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Finance & Banking

Last updated: Monday, October 23, 2017

 

High Credit Growth Poses Risks

Posted: Tuesday, September 26, 2017


If credit growth reaches 21 - 22 per cent as expected, this will be the first year of such high growth since the 2009 - 2010 bubble period. Overheating credit growth is posing latent risks as money is being poured into real estate and underperforming industries.

Data from the National Financial Supervisory Commission (NFSC) showed that credit grew 11.5 per cent in the first eight months of 2017, or more than VND600 trillion being pumped into the system. Thus, banks will channel VND150 trillion each month on average into the economy in the remaining four months of the year, doubling the monthly value in the first eight months.

Credit to support growth
According to a report released by the HSBC Vietnam in September, the government is calling for a credit growth from 18 per cent to 21 per cent this year in a bid to achieve the GDP growth target of 6.7 per cent.

With outstanding loans of about VND5,500 trillion at the end of 2016, given the targeted growth of 21 - 22 per cent achievable, the economy will receive extra VND1,210 trillion this year.

The first eight months of the year saw a credit growth of 11.5 per cent. The growth target of 21 - 22 per cent is easily achievable but, according to many experts, rapid credit growth may place the banking sector to new risks, especially when new money is allocated to underperforming industries.

Recent researches conducted by the International Monetary Fund (IMF) and the World Bank (WB) noted that State-owned enterprises (SOEs) are absorbing an excessively asymmetric credit in comparison with small and medium enterprises (SMEs) while the former enjoys lower interest rates than the private sector.
HSBC insisted that credit misallocations and private investment reduction will affect GDP growth and increase non-performing loans in the future if control measures are ineffective.

Real estate will also be the destination for cash flows prone to bubble risk ballooning.

Mr Pham Hong Hai, Chief Executive Officer for Vietnam at HSBC Holdings Plc, said that the first risk is capital liquidity. In the event of current credit growth, liquidity needs to be well prepared. Meanwhile, in practice, capital mobilisation at many banks still grows slower than credit growth. Therefore, if credit growth is accelerated without good preparation, liquidity risk is unpredictable.

Second, it is necessary to avoid the trajectory of failures in the past when rapid credit growth led to ballooning bad debt. For that reason, if credit quality is not tightly controlled, rapid credit growth will repeat bad debt growth.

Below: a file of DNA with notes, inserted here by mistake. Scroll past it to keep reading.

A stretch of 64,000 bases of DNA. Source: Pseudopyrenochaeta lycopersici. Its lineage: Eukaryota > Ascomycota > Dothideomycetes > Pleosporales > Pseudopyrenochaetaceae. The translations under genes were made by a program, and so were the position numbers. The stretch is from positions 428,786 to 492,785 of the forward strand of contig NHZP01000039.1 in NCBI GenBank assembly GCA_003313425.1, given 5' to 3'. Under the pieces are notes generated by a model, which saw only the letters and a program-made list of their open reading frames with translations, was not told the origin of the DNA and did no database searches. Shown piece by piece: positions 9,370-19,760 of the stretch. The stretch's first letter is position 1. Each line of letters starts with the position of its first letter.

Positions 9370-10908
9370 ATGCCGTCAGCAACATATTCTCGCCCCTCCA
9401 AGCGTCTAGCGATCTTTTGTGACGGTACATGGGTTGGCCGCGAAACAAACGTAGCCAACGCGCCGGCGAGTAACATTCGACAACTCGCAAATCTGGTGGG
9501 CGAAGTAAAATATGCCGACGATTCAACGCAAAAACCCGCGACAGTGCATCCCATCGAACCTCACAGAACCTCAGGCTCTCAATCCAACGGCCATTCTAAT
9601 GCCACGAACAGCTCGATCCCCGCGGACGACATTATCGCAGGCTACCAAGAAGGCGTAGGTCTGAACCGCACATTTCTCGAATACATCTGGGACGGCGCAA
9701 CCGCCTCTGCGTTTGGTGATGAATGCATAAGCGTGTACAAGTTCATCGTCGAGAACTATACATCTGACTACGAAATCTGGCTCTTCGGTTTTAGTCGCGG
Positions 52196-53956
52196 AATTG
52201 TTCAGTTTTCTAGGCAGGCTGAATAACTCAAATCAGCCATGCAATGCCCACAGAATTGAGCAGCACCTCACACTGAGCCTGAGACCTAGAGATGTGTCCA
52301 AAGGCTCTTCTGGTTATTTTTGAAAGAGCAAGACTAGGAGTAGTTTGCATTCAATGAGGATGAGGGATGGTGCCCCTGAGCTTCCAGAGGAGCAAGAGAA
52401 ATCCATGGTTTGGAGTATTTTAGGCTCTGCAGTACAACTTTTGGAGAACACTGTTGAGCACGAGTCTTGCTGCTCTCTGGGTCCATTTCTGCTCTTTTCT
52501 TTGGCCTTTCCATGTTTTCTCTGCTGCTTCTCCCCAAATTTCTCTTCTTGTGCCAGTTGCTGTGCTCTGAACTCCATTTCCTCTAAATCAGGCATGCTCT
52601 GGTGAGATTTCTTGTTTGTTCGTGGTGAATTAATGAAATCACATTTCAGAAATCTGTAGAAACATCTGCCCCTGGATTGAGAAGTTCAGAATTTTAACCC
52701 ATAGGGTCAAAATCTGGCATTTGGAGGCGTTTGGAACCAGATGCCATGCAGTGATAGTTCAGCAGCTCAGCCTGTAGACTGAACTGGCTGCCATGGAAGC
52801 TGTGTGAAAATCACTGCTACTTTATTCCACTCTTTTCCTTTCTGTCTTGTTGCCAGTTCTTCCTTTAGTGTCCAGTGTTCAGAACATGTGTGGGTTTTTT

Hard to block money flowing into real estate
The credit growth of 21 - 22 per cent this year will help lenders to expand lending market shares, especially in the last months of the year. It seems to be certain that it is unlikely to prevent credit flows from flowing into real estate.

In reality, real estate is still focused by banks for now and in the future.

Banks may argue that they only increase loans for home buyers and restrict funds for property projects. But, real estate is a favourite lending channel of banks and most security assets for loans are property. If credit quality is not carefully taken into account, home credit risks are substantial.

Another reason to the strong credit flow into real estate is companies have weak capital absorption. Dr Tran Dinh Thien, Director of Vietnam Institute of Economics and member of the Economic Advisory Group of the Prime Minister, said, “In the past, when the economy slowed down, the Government pushed up credit growth to spur economic growth, resulting in excessively high inflation. In 2011, it squeezed credit, causing many capital-short companies to go to the wall. Its aftermath still exists until now.” If credit growth is pushed up to the revised rate, it is going to be very dangerous in the coming months because money will be surely poured into real estate and the risk of bad debt will be unpredictable, he warned.

As the absorptive capacity of the manufacturing sector is weak, cash flows will be channelled into real estate and stock markets. This caused bubbles of these two markets in the past.

As such, it is a necessary step to push up credit growth to spur economic growth, according to HSBC. However, credit quality and distribution in addition to dealing with existing bad debts plays a very important role in ensuring that increased credit growth will be translated into higher and more sustainable economic growth in the future.

Le Minh








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